France’s Lockdown Easing Will Not Keep Old People Isolated

President Macron in a pre-pandemic visit to a care home.

France’s lockdown exit plans over eventually easing the strict confinement rules will not keep old people isolated.

THAT pledge was made from an official in the French President’s office, responding to speculation that elderly members of the population might have to stay at home longer because they are more vulnerable to the coronavirus.

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France’s lockdown will stay in place until May 11, at the very least.

The general view is that after that date, schools and some shops might reopen, but like with other countries, a big question mark remains over tourist-related businesses like hotels.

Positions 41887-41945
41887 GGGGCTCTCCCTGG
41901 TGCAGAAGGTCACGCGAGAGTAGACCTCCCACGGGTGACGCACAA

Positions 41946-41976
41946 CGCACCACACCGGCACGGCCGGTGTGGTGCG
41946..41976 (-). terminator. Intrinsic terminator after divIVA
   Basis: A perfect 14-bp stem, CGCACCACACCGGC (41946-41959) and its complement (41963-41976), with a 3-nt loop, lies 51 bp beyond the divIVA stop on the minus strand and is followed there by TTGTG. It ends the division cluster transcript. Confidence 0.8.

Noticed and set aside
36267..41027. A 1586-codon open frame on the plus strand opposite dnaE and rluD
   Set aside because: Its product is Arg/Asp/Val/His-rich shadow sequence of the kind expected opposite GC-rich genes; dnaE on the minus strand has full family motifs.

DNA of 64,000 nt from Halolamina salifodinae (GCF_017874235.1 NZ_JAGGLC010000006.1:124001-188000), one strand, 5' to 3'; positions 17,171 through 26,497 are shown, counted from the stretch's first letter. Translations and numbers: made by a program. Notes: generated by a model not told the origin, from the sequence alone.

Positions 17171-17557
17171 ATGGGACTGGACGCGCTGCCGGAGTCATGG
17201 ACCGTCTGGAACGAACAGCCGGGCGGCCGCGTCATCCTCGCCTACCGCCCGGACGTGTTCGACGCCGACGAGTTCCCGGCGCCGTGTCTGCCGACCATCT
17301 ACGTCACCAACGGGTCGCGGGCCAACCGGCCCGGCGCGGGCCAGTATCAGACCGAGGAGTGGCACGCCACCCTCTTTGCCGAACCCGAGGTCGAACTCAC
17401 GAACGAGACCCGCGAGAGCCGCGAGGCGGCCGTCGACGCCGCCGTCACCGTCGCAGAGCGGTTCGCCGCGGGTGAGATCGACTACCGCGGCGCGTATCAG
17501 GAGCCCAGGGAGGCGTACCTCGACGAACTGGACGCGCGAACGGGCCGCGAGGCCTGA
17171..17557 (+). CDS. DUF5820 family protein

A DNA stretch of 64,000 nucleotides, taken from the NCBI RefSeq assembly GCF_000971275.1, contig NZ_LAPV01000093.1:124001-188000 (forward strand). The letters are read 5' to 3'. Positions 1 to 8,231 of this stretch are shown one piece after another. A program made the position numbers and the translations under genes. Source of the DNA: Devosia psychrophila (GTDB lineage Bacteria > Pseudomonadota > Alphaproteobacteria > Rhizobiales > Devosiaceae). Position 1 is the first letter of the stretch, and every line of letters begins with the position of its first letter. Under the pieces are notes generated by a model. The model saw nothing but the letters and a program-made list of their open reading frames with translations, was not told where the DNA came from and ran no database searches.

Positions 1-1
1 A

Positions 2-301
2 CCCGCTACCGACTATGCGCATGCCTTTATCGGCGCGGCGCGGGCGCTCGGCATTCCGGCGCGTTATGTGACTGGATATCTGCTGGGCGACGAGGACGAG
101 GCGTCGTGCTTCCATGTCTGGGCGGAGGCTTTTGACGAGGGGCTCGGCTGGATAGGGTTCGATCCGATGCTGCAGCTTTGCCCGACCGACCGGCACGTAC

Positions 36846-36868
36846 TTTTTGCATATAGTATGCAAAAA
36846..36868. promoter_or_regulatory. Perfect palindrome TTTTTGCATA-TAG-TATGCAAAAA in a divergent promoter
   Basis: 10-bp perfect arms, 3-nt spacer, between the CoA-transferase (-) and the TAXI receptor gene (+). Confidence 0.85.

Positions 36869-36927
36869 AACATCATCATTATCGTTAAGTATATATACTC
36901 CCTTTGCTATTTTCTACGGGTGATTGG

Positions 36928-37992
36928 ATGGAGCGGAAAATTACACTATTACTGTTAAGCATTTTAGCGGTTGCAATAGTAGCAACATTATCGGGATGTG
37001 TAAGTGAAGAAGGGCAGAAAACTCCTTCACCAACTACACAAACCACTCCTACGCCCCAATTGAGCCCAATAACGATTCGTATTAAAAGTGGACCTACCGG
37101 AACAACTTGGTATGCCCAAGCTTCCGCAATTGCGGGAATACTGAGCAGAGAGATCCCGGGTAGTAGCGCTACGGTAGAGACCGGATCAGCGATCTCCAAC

It’s still unclear what kind of relaxation of the ‘stay at home’ rules will take place in France.

In regard to old people, a statement in the country’s Senate by Professor Jean-François Delfraissy – who heads the scientific council advising the government on the epidemic – caused some criticism after he suggested that for people aged 65 or 70 and over, the confinement rules might remain in place.

“The President has followed the growing debate about the situation for elderly citizens after May 11,” a Macron spokesperson said to the Reuters news agency.

“He does not want there to be any discrimination among citizens after May 11 in the context of a gradual easing of confinement measures, and will appeal to people’s individual responsibility.”


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